There have been many Parliamentary Questions put by MPs in the past and; to each the Government field the same answer:- The Government cannot control local government and it is up to Local Government Supporting People, and the complainant must approach them.
This is a slight of hand, a fork of tongue, and buck passing. It was the previous Government, but compounded by the present coalition, which produced this legislation and neither of them carried out any impact assessment when they passed the support element of Sheltered Housing over to local area Supporting People, nor did they exercise a common duty of care.
Moreover, Supporting People is funded from central taxation, so it follows that Central Government, have every right to determine how that money is spent, indeed they have a duty to see how it is spent.
In the past, three of these cases have been taken to a Judicial Review, Eastbourne, Barnet, Portsmouth, and each was found against the Housing Provider. Judicial Reviews per se are investigations into the procedural processes which took place, and where these processes are found to be legally incorrect, the Judge can order that they be put right by going back to the beginning. Which was done, but that does not prevent the adjudged against from getting the procedures right and returning to their previous intention.
How the battle is being waged
The Sheltered Housing UK Association was formed at the end of 2008 when it was realised that individual Sheltered Homes throughout the UK were isolated and were being picked off one by one. The objective was to unite them so that they could be informed and form a counter pressure group to the political events which were affecting them.
At the moment we have 43, cross party, Members of Parliament who support us. Both Geoffrey Cox QC, MP, and Margot James, MP, at different times, have obtained Adjournment Debates in the House of Commons on the subject of Wardens in Sheltered Housing.
Last year we presented a 15,188 signature to No 10 Downing Street, calling upon the then Prime Minister Gordon Brown to save Wardens in Sheltered Housing. The number of signatures we obtained were only limited by the number of people fit enough to undertake the task for collecting them. In some places people actually queued to sign the petition. There have been two other demonstrations outside of Parliament and No 10 Downing Street.
We have had letters in The Times Newspaper and articles in The Observer, Independent, Times On Saturday and The Sunday Express; and we are supported by the, targeted at the elderly, magazines 'Yours', and 'The Mature Times'.
We carried out a national survey of residents needs and requirements in Sheltered Housing.
97% said they only moved into Sheltered Housing because of the anticipated Warden service.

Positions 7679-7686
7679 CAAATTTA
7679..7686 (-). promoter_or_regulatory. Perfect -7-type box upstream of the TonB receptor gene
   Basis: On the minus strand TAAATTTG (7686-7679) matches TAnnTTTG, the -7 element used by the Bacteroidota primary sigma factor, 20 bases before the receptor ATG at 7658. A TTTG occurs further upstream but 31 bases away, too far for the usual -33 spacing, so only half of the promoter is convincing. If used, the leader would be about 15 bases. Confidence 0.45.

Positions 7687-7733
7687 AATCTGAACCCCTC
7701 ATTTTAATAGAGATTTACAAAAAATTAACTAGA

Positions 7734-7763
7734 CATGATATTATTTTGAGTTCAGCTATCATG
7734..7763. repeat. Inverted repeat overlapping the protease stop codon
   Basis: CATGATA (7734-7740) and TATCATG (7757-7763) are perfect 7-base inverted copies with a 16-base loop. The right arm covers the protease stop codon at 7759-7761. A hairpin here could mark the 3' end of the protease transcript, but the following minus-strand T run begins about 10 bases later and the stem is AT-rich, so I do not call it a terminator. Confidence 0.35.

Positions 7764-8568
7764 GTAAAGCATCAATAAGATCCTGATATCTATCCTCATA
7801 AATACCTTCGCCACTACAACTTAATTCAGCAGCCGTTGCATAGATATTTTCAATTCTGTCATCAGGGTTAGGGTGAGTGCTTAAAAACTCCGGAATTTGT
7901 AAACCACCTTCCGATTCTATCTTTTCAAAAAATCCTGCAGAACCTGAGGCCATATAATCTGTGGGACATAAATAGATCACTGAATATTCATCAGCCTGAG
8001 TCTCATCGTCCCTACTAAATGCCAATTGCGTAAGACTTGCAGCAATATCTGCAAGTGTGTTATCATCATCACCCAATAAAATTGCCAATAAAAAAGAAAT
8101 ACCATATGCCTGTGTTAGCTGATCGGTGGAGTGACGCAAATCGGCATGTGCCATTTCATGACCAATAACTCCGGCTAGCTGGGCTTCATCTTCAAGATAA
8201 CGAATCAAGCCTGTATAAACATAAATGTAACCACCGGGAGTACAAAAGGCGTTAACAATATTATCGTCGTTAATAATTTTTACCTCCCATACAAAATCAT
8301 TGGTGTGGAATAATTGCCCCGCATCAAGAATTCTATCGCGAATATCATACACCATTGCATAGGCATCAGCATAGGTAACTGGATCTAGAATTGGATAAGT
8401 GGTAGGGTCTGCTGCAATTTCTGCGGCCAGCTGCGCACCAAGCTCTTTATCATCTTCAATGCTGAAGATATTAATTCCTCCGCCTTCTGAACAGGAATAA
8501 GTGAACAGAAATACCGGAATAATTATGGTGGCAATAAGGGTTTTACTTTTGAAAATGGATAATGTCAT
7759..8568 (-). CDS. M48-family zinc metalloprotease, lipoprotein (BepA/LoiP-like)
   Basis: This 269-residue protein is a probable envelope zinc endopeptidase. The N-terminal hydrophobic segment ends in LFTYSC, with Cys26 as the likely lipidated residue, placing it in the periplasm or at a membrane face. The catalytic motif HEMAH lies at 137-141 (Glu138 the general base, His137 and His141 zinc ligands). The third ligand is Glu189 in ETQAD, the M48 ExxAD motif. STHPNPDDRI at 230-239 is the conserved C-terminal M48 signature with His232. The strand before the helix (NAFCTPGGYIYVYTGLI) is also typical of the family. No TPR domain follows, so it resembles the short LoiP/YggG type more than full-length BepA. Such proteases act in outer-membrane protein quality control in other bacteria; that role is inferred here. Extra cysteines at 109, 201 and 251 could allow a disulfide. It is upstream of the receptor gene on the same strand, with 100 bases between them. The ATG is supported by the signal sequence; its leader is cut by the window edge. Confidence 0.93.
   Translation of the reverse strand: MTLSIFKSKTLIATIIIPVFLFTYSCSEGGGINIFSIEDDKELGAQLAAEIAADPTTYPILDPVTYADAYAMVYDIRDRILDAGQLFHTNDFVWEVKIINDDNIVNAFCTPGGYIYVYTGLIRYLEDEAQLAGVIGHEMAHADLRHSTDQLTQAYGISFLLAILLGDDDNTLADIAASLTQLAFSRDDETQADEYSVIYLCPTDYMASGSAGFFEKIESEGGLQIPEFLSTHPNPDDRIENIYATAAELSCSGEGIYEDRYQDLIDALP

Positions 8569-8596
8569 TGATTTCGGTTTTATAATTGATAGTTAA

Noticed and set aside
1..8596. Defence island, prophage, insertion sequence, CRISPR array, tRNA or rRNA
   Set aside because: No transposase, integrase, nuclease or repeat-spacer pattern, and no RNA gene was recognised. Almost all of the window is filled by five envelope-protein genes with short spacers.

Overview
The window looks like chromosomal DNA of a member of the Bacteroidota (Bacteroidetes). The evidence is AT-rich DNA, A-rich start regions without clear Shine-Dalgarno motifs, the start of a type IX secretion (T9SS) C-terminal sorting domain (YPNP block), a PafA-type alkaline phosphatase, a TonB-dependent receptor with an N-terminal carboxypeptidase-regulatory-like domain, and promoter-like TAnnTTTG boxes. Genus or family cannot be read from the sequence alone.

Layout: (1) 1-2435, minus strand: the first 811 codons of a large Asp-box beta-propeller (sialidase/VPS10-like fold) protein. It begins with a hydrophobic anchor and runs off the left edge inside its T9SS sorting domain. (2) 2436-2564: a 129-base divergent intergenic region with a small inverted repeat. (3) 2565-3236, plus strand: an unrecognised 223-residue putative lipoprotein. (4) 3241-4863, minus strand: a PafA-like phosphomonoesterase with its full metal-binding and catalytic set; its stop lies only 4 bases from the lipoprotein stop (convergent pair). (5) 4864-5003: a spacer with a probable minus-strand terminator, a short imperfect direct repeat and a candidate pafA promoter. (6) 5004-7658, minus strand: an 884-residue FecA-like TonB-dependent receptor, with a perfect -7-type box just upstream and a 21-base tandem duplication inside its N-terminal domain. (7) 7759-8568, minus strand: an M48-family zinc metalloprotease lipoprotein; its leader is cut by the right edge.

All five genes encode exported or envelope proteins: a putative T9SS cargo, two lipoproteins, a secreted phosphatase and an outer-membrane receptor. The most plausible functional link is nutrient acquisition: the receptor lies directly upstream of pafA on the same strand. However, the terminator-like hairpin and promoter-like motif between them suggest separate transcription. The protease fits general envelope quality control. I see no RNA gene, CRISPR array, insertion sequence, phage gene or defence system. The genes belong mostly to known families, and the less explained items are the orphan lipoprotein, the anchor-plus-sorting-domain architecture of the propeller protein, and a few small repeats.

91% said they would never have moved in at all if they had known that they would take the Warden away after they had moved in. Most had given up larger than needs housing, sold or rented, to move into Sheltered Housing.
Our Vice Chairman, as a constituent, of David Cameron, sought a face-to-face meeting with the Prime Minister in October 2010, and the 118 stalled Court cases was discussed, at which the Prime Minister seemed concerned. On other matters he agreed to speak with the Secretary of State for the Department of Communities , Eric Pickles MP and, or, Grant Shapps MP, the Minister for Housing on a possible meeting.
This meeting did not occur, and eventually a letter from Grant Schapps to the Prime Minister was copied to our Vice Chairman saying that Sheltered Housing was traditionally funded through Supporting People.
So apparently the Housing Minister was unaware that Sheltered Housing had been traditionally funded through Housing Benefit but more recently levered into the Supporting People budgets. Thus, demonstrated that not only the Housing Minister short on facts, but the Prime Minister has been misled too ! Since then our Vice Chairman has twiced E-mailed David Cameron in connection with his letter, but has not been dignfied with a response.
Cause and Effect
Many said that, where the Warden had been removed, the activities in their Sheltered Housing complex virtually ceased and the residents had become insular.
Deaths may occur in Sheltered Housing at any time, and in any given circumstances.
But, notably a few have occurred where, had there have been an alert site-specific Warden, who is aware of residents habits and normal demeanour, they could have been prevented.
There is no telling how long some of those people remained alive on the floor of their flat before they died alone. In one of the most recent of cases a trail of maggots led to the body being found.